Pro-gun activists flood US state capitals defending right to bear arms
Pro-gun rallies have been held across the US demanding the White House curb its sweeping new gun-control proposals and to defend the second amendment of the constitution.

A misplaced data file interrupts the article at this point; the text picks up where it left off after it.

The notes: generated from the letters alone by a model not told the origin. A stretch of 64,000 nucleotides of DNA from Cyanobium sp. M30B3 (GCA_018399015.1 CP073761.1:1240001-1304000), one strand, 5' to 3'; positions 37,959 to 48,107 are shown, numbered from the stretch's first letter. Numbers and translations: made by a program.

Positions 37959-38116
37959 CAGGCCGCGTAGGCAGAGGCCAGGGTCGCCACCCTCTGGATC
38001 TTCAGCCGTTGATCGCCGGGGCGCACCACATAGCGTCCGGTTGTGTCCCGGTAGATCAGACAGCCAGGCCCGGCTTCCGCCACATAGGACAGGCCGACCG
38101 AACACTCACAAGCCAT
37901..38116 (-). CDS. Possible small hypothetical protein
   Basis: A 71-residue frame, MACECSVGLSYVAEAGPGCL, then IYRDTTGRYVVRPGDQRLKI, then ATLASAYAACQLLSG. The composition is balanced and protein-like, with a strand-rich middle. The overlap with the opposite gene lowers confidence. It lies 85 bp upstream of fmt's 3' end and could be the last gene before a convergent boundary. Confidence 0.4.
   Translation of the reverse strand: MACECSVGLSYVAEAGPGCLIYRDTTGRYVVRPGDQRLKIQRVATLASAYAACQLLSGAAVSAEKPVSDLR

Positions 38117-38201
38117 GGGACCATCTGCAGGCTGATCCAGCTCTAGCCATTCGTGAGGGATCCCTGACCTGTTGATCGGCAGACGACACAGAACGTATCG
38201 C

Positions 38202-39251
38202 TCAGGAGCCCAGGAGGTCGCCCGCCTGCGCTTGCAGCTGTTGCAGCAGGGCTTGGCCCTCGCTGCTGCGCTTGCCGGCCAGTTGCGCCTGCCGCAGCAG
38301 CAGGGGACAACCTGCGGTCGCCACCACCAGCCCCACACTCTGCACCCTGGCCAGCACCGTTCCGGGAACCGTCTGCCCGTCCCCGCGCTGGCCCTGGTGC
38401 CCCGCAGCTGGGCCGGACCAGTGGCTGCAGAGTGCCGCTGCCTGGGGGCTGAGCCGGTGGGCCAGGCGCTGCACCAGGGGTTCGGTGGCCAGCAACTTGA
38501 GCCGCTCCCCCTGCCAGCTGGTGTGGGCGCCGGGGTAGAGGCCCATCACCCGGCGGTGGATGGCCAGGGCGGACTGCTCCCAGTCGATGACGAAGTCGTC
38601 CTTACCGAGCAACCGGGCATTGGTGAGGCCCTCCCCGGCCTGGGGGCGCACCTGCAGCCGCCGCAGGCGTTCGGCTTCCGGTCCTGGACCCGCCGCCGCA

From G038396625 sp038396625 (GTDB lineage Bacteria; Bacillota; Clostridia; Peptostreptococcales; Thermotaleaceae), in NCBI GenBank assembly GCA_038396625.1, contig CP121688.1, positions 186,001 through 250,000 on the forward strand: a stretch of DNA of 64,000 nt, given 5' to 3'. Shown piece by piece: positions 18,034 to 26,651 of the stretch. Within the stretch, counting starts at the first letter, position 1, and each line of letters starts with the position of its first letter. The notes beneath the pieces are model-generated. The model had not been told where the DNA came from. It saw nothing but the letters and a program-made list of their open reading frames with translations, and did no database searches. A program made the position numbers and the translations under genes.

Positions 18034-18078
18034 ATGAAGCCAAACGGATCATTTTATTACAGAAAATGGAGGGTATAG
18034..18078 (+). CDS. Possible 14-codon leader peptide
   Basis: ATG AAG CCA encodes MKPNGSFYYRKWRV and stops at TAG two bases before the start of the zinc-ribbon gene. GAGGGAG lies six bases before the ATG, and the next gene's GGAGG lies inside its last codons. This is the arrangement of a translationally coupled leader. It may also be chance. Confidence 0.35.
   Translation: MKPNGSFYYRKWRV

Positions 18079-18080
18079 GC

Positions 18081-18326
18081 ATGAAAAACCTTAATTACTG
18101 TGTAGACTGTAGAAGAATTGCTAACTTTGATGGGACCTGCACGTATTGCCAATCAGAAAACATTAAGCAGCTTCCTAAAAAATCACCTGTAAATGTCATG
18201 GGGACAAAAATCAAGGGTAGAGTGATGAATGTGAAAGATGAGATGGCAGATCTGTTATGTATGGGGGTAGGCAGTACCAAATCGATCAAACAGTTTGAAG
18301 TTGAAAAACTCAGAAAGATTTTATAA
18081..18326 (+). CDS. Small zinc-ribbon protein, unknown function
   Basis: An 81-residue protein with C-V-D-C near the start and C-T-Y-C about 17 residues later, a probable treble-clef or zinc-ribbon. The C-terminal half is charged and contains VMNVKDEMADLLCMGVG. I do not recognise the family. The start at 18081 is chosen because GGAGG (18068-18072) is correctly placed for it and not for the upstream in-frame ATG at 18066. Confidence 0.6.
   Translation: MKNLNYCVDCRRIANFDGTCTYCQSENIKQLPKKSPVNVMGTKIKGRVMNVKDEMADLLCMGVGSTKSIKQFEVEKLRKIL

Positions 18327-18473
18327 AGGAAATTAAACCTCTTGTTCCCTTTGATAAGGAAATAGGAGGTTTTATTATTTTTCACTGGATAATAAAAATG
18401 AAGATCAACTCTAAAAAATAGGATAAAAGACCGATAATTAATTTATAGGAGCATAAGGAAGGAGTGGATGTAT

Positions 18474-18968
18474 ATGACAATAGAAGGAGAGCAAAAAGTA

Thousands of protestors took to the streets across the US, after a massive social-media grass roots initiative called “Guns Across America,” called on Americans to defend the right to bear arms guaranteed by the second amendment of the constitution. Most of weapons advocates gathered next to state capitol buildings, where on-going discussions on gun control are taking place following December’s Sandy Hook massacre. Around two thousand people took to the streets of New York. Other locations throughout the nation witnessed crowd of different sizes, from dozens of people in South Dakota to around 600 people Austin, Texas. "An Armed Society is a Polite Society," and "The Second Amendment Comes from God," were among the slogans used by the people to protect their constitutional right. In some states, like Arizona and Oregon, men came with rifles on their backs.In Connecticut where the December 14 tragedy unfolded, more than 1,000 people urged the authorities not implement new restrictions on gun possession. On December 14, 2012, Adam Lanza burst into Sandy Hook Elementary School killing twenty children and six teachers in Newtown, Connecticut. The second-deadliest school shooting in US history, after the 2007 Virginia Tech massacre, sparked a debate over the fate of the second amendment.This Wednesday, President Barack Obama called on Congress to pass a number of proposals that could allow for sweeping new gun laws across the country. If approved, the measures will ban the buying and selling of certain assault weapons, close loopholes that circumvent a background check requirement, impose limits on ammunition purchases and more.New York Governor Andrew Cuomo signed into law Tuesday gun control legislation banning military-style rifles and imposing tighter restrictions on ammunition.